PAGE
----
Title: The Most Dangerous Place on Earth
Author: Lindsey Lee Johnson
Publisher: Random House
Release Date: 10 January, 2017
Genre: Contemporary fiction
*This ARC was provided by the publisher via NetGalley in exchange for an honest review.*
A captivating debut novel for readers of Celeste Ng’s Everything I Never Told You and Curtis Sittenfeld’s Prep, The Most Dangerous Place on Earth unleashes an unforgettable cast of characters into a realm known for its cruelty and peril: the American high school.
In an idyllic community of wealthy California families, new teacher Molly Nicoll becomes intrigued by the hidden lives of her privileged students. Unknown to Molly, a middle school tragedy in which they were all complicit continues to reverberate for her kids: Nick, the brilliant scam artist; Emma, the gifted dancer and party girl; Dave, the B student who strives to meet his parents expectations; Calista, the hippie outcast who hides her intelligence for reasons of her own. Theirs is a world in which every action may become public postable, shareable, indelible. With the rare talent that transforms teenage dramas into compelling and urgent fiction, Lindsey Lee Johnson makes vivid a modern adolescence lived in the gleam of the virtual, but rich with the sorrow, passion, and beauty of life in any time, and at any age.
Is a wealthy, privileged high school the most dangerous place on earth? While that may be disputed, there is no denying that to many teenagers, the high school years are incredibly tough, and can certainly feel like the end of the world. This novel – written in short vignettes that offers a glimpse into multiple character’s POV – follows a group of teens from a traumatic event in 8th grade through high school graduation. The teen perspective is balanced out by the chapters from the POV of Ms. Molly Nicolls, a young, new teacher at the wealthy Marin County high school featured in the novel.
The setting is the definition of privilege on steroids. Wealthy suburban enclave, where teens have their own credit cards, BMWs, and little to no parent supervision. Lindsey Lee Johnson did an admirable job of using the setting as a starting place to explore the culture of wealthy, white privileged teens.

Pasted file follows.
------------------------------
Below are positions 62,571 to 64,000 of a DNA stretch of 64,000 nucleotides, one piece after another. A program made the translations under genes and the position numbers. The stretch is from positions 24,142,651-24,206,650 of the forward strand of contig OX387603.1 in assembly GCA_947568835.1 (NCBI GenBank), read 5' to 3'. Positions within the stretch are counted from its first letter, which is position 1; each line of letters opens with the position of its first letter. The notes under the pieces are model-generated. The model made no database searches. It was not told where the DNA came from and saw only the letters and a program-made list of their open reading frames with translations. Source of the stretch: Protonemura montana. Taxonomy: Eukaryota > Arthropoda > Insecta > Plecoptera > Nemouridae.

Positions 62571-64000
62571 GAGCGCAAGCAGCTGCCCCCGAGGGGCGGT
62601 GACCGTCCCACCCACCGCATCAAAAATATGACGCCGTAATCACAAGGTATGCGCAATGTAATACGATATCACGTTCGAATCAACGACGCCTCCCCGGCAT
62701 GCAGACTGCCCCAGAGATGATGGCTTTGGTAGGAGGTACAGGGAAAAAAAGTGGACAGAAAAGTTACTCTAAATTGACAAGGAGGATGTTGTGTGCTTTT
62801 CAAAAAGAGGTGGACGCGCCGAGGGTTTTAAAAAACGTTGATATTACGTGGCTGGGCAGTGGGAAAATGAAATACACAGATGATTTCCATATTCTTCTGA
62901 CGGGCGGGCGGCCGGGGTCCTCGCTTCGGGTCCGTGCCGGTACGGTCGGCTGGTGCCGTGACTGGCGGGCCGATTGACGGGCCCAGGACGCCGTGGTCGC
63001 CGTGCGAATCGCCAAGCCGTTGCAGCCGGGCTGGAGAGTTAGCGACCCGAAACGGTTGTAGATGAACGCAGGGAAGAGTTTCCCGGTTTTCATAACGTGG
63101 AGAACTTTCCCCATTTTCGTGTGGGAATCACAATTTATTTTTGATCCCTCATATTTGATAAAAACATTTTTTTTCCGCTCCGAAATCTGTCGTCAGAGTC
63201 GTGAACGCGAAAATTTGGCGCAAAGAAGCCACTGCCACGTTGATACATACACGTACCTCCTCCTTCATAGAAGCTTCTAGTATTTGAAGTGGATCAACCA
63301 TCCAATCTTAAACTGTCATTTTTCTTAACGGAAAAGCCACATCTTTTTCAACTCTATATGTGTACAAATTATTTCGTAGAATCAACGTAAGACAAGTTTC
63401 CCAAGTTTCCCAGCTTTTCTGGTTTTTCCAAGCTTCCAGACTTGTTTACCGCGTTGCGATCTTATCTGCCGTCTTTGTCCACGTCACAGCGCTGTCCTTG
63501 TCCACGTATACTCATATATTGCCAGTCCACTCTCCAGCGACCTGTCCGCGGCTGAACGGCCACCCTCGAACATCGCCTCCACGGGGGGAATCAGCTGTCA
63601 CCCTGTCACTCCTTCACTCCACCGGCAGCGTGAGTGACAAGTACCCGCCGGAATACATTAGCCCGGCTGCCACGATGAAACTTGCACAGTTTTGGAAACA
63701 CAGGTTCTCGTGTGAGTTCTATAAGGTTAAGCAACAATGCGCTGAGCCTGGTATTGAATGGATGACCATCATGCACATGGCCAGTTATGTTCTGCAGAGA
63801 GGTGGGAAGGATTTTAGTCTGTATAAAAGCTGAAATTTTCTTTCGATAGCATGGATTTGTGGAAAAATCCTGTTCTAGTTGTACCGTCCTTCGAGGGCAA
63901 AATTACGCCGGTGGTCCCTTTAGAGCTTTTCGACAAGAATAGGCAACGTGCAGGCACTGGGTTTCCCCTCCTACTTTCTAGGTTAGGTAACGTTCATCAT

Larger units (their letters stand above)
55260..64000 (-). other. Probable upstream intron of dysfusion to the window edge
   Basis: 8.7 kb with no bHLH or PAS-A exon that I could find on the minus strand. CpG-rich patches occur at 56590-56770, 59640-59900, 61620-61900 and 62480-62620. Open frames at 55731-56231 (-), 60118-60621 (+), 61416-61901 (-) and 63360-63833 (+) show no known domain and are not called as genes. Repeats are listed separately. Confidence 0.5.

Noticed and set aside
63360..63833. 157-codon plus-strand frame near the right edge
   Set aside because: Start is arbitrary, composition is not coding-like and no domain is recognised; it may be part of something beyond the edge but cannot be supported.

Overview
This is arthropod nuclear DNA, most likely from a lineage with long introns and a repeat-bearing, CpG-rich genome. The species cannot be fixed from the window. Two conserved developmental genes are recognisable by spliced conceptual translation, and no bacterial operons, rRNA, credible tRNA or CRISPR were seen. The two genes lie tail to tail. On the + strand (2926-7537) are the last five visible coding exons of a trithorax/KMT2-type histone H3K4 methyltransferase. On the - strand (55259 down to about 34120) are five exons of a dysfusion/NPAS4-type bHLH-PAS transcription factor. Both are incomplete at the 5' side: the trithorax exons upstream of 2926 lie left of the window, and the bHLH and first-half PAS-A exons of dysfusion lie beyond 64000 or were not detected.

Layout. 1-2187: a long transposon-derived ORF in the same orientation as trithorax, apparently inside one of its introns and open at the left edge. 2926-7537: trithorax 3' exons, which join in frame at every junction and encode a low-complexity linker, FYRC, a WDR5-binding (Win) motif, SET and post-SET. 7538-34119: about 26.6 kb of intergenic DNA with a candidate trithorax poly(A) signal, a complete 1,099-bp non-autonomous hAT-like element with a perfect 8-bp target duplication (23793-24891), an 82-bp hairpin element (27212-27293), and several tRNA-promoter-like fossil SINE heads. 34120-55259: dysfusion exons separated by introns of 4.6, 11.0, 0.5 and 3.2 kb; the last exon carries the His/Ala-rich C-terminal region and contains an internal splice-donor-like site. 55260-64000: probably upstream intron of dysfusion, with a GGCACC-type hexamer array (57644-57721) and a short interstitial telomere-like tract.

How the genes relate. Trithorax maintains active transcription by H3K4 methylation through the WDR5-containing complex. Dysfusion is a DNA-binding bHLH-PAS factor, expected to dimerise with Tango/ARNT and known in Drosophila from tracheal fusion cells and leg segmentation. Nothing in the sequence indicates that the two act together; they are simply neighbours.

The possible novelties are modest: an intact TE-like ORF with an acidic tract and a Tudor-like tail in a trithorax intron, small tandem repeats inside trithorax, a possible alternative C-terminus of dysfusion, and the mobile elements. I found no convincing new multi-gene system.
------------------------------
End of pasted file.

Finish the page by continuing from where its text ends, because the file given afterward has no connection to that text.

The format is where things go wrong. I really like the idea of the vignette chapters, but this book would definitely have fared better with a larger page count. Each chapter spends a brief amount of time focusing in on one of the characters. You hear that person’s inner thoughts and perspective for one chapter, and then they seem to disappear back into semi-anonymity. This could have worked extremely well if the reader had the chance to come back to that person’s POV a second or third time. What we’re left with, instead, is the feeling of incompletion and not knowing what lies beneath the surface. Take Abigail, for example, we see her chapter towards the beginning of the novel, yet the ramifications of what take place in “her story” carry throughout the rest of the book. But her voice is lost during the remaining 75% of the book. David Chu was another character that I really wish I could have heard more about. The same goes for Calista, who we hear from at the beginning and the end, and out of all the teens, was most deeply and sincerely affected by her role in the tragedy that takes place at the start of the story.
The characters in The Most Dangerous Place on Earth are all flawed, and Johnson does an excellent job at getting to the heart of the culture of affluency, and the impact it has on kids raised in such a setting, who are rarely denied anything by their parents.
I do, however, have one major problem with the story. Part of me feels that the initial set up: cyberbullying and the resulting teen suicide, was done for its shock factor. The first chapter was heartbreaking, but at no point in the rest of the story was the awfulness of the bullying behavior addressed in a meaningful way. In fact, the “trauma” for the kids who engaged in the cyberbullying was used as justification for their selfish and cruel behavior in high school. Not cool.
In regards to the audience, I have seen this book listed as both YA contemporary and adult contemporary. I think it falls more into the adult genre, despite the protagonist’s ages.
Would I recommend it? Yes. The Most Dangerous Place on Earth has flaws, just like the student’s within the pages, but it is a thought-provoking, quick read. I would also add a trigger warning for the way that it handles bullying.